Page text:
by Peter Ward, PhD

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    00:01 The process of oogenesis is similar in some ways but very different in others.

    00:06 We start off at the same basic process by which primordial germ cells will become an oogonium.

    00:13 From there, we're gonna go two further rounds of mitosis to produce a primary oocyte and at that point we will enter meiosis and this is where the process of oogenesis and spermiogenesis are going to diverge.

    00:27 As the first round of mitosis proceeds, we're gonna produce a secondary oocyte and a polar body.

    00:34 So one primary oocyte will produce one secondary oocyte and a very small residual polar body which is not gonna be useful in further mammalian reproduction.

    00:46 The second round of meiosis, when it's completed will produce a mature ovum and another set of polar bodies.

    00:54 So the first polar body will produce two and the secondary oocyte will produce one polar body and the ovum.

    01:01 The timing of meiosis involved in oogenesis is very complicated and it's tied to development of the egg within a structure called the follicle.

    01:11 Early on in development, XX germ cells are gonna begin the phase of meiosis but arrest in prophase.

    01:18 So they're not gonna even get done with the first step of meiosis until well later.

    01:23 At this time, they are within the ovary and they're surrounded by a group of cells called follicular cells.

    01:29 Initially, these follicular cells are very thin and just surround and sustain the ovum, and as they get signaled to mature they're going to become a little bit more cuboidal and transition from a primordial follicle to a primary follicle.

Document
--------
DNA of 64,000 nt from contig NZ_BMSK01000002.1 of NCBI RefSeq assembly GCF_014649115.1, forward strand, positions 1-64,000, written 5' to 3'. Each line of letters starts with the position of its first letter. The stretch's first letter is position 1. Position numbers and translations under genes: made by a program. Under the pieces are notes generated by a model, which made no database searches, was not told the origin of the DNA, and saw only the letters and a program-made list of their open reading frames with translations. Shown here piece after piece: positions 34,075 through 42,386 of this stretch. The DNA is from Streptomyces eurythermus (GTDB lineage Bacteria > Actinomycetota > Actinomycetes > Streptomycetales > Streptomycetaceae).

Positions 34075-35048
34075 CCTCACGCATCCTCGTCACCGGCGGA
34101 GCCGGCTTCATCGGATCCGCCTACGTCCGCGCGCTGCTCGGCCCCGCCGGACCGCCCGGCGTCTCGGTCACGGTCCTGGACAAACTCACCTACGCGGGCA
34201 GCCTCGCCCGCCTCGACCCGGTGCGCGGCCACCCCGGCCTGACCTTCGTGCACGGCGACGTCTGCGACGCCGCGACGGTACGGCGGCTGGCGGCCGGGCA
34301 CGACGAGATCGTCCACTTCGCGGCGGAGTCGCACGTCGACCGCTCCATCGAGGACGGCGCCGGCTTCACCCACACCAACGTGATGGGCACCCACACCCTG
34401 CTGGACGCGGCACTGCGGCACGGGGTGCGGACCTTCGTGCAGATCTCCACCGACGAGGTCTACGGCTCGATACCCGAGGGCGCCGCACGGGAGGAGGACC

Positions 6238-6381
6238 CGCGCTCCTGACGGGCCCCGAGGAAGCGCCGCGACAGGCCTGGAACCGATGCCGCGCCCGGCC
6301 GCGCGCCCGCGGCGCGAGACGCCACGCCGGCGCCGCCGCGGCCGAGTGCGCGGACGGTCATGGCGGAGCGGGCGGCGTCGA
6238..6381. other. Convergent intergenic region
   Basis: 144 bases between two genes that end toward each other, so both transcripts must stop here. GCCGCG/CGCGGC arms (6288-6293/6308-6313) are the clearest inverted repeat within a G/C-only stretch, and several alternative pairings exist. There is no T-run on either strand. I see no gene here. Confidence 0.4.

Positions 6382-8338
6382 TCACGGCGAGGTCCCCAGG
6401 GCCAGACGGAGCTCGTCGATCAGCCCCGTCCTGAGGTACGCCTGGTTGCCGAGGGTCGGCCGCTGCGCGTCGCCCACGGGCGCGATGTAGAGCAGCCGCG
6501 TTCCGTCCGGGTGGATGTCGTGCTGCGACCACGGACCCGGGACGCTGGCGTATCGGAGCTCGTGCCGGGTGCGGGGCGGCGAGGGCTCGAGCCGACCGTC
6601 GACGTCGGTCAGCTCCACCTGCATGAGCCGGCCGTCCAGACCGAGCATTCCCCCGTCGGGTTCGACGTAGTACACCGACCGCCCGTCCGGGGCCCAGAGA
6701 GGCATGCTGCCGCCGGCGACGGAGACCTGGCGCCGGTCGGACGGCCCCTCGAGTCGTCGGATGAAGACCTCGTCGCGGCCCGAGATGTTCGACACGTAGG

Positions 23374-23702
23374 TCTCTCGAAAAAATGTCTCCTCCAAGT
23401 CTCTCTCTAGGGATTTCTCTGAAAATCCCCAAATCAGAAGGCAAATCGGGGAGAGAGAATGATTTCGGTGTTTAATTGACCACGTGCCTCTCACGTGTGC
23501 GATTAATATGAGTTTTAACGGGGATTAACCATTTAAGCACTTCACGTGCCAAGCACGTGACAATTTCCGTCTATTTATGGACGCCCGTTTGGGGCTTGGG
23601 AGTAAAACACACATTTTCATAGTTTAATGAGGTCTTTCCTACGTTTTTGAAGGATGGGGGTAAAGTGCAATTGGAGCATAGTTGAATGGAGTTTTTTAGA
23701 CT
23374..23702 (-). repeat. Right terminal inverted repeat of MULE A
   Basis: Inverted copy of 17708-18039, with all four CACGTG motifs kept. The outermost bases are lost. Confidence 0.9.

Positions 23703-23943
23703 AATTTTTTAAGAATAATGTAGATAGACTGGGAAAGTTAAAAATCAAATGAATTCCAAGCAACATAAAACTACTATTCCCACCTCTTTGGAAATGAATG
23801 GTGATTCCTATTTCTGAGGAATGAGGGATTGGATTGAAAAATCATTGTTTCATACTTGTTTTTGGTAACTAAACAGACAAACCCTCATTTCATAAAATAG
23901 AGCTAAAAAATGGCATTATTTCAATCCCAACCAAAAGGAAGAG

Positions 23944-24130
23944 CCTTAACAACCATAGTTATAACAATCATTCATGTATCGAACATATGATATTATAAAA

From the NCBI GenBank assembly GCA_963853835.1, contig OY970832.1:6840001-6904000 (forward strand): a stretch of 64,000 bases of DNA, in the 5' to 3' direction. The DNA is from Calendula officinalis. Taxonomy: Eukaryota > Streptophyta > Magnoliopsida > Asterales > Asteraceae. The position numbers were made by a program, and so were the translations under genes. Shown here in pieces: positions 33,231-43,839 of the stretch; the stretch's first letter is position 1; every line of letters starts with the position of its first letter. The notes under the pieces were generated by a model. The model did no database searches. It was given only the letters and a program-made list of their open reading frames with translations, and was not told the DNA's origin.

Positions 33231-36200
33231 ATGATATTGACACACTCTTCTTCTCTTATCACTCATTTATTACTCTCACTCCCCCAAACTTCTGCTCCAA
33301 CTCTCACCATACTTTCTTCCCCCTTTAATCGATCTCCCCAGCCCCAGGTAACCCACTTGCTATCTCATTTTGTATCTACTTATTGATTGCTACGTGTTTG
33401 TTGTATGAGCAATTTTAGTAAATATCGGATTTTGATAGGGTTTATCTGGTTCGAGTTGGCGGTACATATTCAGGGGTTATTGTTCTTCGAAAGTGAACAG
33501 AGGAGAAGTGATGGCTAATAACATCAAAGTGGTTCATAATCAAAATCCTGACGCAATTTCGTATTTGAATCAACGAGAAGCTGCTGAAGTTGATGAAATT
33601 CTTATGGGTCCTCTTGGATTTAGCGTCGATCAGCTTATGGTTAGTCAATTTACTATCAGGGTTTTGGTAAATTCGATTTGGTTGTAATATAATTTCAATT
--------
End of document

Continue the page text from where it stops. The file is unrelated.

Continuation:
01:44 With a little bit thicker cell lining around it, those follicular cells will sustain the ovum and also anchor it within the ovary.

    01:53 Now roughly 400,000 oocytes remain arrested in prophase, the entirety of a young woman's life until puberty, and at that point these primary follicles can begin developing further and be shed one or two at a time.

    02:08 Roughly 500 will be ovulated during life.

    02:11 As the primary follicles get a little more mature, the follicular cells around them proliferate and become stratified, so in multiple layers of follicular cells and these maturing primary follicles are gonna be those that are responding to the hormonal signals present throughout the menstrual cycle.

    02:29 As this is occurring, the follicular cells secrete a protective kind of coating of glycocalyx around the ovum.

    02:38 This is called the zona pellucida and will be important in protecting the egg as it migrates down the oviduct and may or may not become fertilized.

    02:48 For each menstrual cycle, several primary oocytes will start developing, grow larger, get a more stratified follicular coating and as that proceeds, the follicular coating gets larger and larger and will eventually become called a set of granulosa cells.

    03:05 Now a lot of these embryologists keeping track of names changing over time so we're gonna follow these follicular cells to granulosa cells and a few more terms that are applied to them as this process proceeds.